char*. For historical reasons (so as not to break a lot of existing
code), you can assign a string constant to a non-const char*, although
it bends (if not breaks) const-correctness. In the first example, you
are assigning a string constant to a char*, and that's permitted. In
the second example, you are assigning not a string constant, but an
expression instead, to the char*. That's not permitted - the exception
to const-correctness is intentionally kept narrow.

Okay, that makes sense.
To solve your problem change your second example to the following:
void foo(int m) {
const char *str = m < 4 ? "%01x" : m < 9 ? "%02x" : "%03x";
}
Since you're now assigning to a const char*, not to a non-const char*,
the problem disappears.

That works, but oddly so does the following:

const char *str;
str = m < 4 ? "%01x" : m < 9 ? "%02x" : "%03x";
if (m 12) str = "%04x";

It seems the "const" does not mean as much for type char * as
it does for other types.
Sorry, my changing your example so that the str was initialized upon
creation confused matters. A const char* means "a pointer to a char
that is const," not "a const pointer to a char." The latter would be
char* const. You can reassign a const char*, you just can't change the
contents of what it points to.

Best regards,

Tom

Aug 25 '06 #6

P: n/a
Steve Pope wrote:
Thomas Tutone <Th***********@yahoo.comwrote:
[..]
>To solve your problem change your second example to the following:
>void foo(int m) {
const char *str = m < 4 ? "%01x" : m < 9 ? "%02x" : "%03x";
}
>Since you're now assigning to a const char*, not to a non-const
char*, the problem disappears.

That works, but oddly so does the following:

const char *str;
str = m < 4 ? "%01x" : m < 9 ? "%02x" : "%03x";
if (m 12) str = "%04x";

It seems the "const" does not mean as much for type char * as
it does for other types.
You confuse your consts. In

const char * str;

'const' relates to the char, not to the char*. You need to read up on
declaration syntax and its meaning.

V
--
Please remove capital 'A's when replying by e-mail
I do not respond to top-posted replies, please don't ask
Aug 25 '06 #7

P: n/a
zeppe <ze***@nospam.remove.all.this.email.itwrote:
>Steve Pope wrote:
>It seems the "const" does not mean as much for type char * as
it does for other types.
It's an issue related not to the char type, but to the string
literals: the following conversion are allowed:
string literal -const char*
string literal -char* // deprecated, but valid

but, of course, it's not valid
const char* -char*

so, you can convert string literal to char* only directly, not through
const char* (as you tried with the conditional operator '?').
Seems that *is* related to the type char *, since the following
code also compiles, whereas analogous code with str of any type
other than char * does not compile. To me it looks like gcc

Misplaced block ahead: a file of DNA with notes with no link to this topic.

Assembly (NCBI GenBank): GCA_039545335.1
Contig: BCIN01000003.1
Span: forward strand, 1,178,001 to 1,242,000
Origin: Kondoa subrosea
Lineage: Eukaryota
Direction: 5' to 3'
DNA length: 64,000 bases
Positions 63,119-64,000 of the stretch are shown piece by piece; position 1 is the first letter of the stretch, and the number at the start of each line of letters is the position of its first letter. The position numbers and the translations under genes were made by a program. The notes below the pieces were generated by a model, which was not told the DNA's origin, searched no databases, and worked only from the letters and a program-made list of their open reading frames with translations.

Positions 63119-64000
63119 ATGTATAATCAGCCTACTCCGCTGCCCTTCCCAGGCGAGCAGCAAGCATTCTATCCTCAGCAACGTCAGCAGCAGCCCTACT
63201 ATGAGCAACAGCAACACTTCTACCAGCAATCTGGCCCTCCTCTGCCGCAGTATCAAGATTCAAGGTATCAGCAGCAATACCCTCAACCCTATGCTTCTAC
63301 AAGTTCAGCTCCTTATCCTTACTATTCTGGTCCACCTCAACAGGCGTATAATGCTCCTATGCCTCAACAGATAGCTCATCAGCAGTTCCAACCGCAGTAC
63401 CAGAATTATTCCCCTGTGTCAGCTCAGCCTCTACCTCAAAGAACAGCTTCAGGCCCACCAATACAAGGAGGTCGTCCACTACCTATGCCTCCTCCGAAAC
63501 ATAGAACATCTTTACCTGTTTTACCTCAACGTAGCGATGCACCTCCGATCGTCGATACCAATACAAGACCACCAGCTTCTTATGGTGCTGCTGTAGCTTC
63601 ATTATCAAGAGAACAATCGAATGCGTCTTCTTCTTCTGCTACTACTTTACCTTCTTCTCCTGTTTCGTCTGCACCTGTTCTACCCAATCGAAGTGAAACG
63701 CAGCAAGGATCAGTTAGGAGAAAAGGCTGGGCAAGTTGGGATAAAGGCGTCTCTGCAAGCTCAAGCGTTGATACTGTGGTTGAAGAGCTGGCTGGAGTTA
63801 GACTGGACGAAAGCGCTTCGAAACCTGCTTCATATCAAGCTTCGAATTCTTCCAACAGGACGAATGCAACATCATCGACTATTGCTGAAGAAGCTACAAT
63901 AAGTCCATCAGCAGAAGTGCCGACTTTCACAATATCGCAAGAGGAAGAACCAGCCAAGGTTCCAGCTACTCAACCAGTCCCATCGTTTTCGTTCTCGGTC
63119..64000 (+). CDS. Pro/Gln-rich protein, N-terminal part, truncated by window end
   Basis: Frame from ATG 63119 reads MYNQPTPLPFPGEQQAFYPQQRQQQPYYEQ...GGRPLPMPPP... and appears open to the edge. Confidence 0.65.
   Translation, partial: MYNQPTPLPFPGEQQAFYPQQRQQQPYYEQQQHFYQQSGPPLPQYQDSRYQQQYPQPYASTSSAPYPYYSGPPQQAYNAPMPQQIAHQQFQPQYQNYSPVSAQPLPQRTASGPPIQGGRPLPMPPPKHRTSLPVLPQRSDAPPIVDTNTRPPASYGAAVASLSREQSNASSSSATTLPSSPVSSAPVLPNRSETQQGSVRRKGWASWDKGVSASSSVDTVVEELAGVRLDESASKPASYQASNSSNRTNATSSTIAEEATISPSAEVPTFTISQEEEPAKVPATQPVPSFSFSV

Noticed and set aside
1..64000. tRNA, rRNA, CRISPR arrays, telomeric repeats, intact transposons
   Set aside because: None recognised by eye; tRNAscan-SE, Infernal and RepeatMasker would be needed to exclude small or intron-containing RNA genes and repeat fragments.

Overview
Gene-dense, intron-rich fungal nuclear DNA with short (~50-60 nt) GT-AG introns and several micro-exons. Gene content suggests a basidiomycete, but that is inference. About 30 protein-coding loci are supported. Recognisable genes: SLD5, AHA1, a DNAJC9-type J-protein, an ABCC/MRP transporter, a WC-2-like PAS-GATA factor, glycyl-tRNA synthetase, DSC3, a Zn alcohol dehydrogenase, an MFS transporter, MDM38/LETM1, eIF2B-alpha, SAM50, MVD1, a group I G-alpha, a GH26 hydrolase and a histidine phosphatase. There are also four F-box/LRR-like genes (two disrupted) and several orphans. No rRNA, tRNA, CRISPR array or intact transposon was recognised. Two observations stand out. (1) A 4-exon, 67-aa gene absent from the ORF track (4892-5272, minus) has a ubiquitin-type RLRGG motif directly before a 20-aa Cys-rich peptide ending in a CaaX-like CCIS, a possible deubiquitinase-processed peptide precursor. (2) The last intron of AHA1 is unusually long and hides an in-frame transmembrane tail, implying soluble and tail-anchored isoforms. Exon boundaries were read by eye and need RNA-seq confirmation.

at least has special-cased "const char *" to not actually be const.

char a[10], b[10];

void foo(int m) {
const char *str;
str = a;
if (m 12) str = b;
}

Cheers,
Steve
Aug 25 '06 #8

P: n/a
Steve Pope wrote:
[..] To me it looks like gcc
at least has special-cased "const char *" to not actually be const.

char a[10], b[10];

void foo(int m) {
const char *str;
str = a;
if (m 12) str = b;
}
There you go again... 'str' is a non-const pointer to const char.
You can assign new value to it from an array (which when used in
an exrpession like assignment above decays to a pointer to char).

If you want 'str' to be non-changeable pointer, you need to declare
*it itself* const:

char * const str;

V
--
Please remove capital 'A's when replying by e-mail
I do not respond to top-posted replies, please don't ask
Aug 25 '06 #9

P: n/a
Steve Pope wrote:
>but, of course, it's not valid
const char* -char*
Seems that *is* related to the type char *, since the following
code also compiles, whereas analogous code with str of any type
other than char * does not compile. To me it looks like gcc
at least has special-cased "const char *" to not actually be const.

char a[10], b[10];

void foo(int m) {
const char *str;
str = a;
if (m 12) str = b;
}
Actually, this is the opposite cast, i.e.:
char* -const char*

that of course is correct (and the above code works also with int*,
double* and any other pointer).
BTW, it seems that we are talking about two different things: I was
explaining the strange behaviour due to the conversion from literal to
char*, and you are referring to the fact that is seems possible o change
value to a const variable (that is, as others explained, is not const,
but it's const the value the pointer is referring to).
Bye,

Zeppe
Aug 25 '06 #10

P: n/a
peter koch <pe***************@gmail.comwrote:
>But what surprises you above is that you can reassign str.
This is because you read the type wrongly. const char *str means that
str is a pointer to a constant char. The pointer is by itself not
constant - you can assign it to anything you want (and actually you
should be surprised by both assignments above). If you wanted the
pointer to be constant, the notation would have to be char * const str
(and then you better remember to initialise it!).
Thanks, that does explain my confusion here.

Steve
Aug 25 '06 #11